Erik Plug is Professor of Economics at Amsterdam School of Economics of the University of Amsterdam. Previously, he was Director of Graduate Studies at Tinbergen Institute and held positions at Erasmus University Rotterdam and Wageningen University. He has a Master in Econometrics and PhD in Economics from the University of Amsterdam. His research interests relate to family, education and labor economics. His research is always empirically orientated. Recent examples include family-driven estimation strategies (relying on adoptees, twins and IVF treatments) applied to topics in intergenerational mobility, the economics of sexual minorities, family labor supply models and family well-being. Erik Plug's research has been published in the American Economic Review, Industrial and Labor Relations Review, Journal of Economic Literature, Journal of Human Resources, Journal of Labor Economics, Journal of Political Economy and the Quarterly Journal of Economics.

For more details, please visit:

erikplug2 large

Contact details

Email: This email address is being protected from spambots. You need JavaScript enabled to view it.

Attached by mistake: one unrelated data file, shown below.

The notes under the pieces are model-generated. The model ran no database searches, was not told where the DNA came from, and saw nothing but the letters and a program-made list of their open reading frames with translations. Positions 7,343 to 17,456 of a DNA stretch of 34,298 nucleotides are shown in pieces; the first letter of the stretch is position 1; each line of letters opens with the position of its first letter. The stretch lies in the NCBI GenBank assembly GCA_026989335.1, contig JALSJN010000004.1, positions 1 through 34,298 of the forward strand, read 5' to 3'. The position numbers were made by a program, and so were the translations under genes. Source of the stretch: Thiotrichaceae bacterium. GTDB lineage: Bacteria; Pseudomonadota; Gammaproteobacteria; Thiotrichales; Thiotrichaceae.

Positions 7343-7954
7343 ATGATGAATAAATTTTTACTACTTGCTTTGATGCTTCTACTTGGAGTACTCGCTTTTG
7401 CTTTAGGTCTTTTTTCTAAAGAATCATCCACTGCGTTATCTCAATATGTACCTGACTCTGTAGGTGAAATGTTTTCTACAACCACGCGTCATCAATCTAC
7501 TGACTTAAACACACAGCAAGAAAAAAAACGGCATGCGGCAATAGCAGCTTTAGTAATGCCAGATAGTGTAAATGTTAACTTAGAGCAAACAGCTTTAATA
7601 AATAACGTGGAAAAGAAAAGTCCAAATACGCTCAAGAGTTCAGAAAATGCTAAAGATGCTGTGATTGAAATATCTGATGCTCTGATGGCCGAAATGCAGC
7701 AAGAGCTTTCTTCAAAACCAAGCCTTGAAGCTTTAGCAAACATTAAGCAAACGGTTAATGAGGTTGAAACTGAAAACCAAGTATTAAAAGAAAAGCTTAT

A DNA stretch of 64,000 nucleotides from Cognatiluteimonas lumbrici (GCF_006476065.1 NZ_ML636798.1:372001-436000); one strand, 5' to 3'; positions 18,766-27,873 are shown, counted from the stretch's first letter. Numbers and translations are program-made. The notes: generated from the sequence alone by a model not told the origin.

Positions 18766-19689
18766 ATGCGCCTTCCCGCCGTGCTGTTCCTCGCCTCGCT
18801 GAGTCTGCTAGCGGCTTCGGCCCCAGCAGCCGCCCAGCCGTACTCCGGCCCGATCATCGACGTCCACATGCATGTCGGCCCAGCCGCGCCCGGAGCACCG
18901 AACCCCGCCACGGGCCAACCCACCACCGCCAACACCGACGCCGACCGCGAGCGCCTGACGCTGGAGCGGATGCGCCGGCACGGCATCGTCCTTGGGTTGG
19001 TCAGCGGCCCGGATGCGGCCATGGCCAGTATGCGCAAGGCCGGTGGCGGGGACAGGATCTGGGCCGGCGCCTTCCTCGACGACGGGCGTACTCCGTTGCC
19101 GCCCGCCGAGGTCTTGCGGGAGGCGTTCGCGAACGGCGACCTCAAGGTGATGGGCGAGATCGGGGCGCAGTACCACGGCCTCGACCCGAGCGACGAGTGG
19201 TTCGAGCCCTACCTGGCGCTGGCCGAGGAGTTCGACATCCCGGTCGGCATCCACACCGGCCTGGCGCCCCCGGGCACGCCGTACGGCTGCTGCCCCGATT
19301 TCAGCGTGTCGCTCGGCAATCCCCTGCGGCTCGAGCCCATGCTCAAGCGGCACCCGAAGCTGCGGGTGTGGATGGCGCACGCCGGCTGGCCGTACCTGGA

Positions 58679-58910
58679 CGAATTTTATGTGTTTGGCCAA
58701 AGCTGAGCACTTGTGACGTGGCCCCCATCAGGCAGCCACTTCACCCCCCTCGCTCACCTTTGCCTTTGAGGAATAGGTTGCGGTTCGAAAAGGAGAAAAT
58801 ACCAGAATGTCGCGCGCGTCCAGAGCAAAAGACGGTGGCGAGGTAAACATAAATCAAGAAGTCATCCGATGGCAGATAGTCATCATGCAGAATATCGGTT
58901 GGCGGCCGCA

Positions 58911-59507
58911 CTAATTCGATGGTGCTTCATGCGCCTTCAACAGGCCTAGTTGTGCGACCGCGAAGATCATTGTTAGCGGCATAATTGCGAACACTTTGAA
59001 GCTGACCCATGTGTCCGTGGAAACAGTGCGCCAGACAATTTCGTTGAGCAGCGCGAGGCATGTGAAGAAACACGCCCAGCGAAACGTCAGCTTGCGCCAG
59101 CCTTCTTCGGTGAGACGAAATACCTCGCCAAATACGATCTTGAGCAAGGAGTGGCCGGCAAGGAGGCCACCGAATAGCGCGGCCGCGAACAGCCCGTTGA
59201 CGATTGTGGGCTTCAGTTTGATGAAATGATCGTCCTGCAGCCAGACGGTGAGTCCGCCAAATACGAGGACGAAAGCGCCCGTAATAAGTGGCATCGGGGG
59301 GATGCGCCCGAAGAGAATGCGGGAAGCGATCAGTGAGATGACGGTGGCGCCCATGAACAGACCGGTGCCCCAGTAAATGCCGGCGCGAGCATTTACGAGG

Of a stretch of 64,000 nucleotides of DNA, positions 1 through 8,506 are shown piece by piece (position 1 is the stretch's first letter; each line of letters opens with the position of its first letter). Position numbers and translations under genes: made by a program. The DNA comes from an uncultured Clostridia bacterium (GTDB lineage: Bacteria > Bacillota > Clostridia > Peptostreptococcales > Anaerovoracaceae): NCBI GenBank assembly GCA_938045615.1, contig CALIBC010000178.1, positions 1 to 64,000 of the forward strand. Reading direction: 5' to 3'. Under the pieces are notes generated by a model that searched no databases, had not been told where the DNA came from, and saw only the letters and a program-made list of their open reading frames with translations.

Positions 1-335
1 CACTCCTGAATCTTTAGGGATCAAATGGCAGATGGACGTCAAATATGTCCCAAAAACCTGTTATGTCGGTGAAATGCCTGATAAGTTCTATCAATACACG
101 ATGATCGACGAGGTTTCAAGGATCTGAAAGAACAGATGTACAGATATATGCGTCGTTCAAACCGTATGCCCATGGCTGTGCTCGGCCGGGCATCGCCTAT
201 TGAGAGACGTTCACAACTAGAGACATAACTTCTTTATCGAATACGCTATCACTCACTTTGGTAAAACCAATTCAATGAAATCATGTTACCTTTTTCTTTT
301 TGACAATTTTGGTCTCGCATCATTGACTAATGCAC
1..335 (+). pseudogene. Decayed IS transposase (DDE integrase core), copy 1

Phone: +31 20 5256964
Location: UvA, E6.26

Selected publications

Birth Order and Human Capital Development: Evidence from Ecuador, M. de Haan, E. Plug, J. Rosero, Journal of Human Resources 2014

Sexual Orientation, Prejudice and Segregation, E. Plug, D. Webbink, N. Martin, Journal of Labor Economics 2014

The Causal Effect of Parent's Schooling on Children's Schooling: A Comparison of Estimation Methods, H. Holmlund, M. Lindahl, E. Plug, Journal of Economic Literature 2011

The Origins of Intergenerational Associations: Lessons from Swedish Adoption Data, A. Bjorklund, M. Lindahl, E. Plug, Quarterly Journal of Economics 2006

Estimating the Effect of Personality on Male and Female Earnings, G. Mueller, E. Plug, Industrial and Labor Relations Review 2006

Effect of Sexual Preferences on Earnings in the Netherlands, P. Berkhout, E. Plug, Journal of Population Economics 2004


                                               feweb small   amsterdam school economics small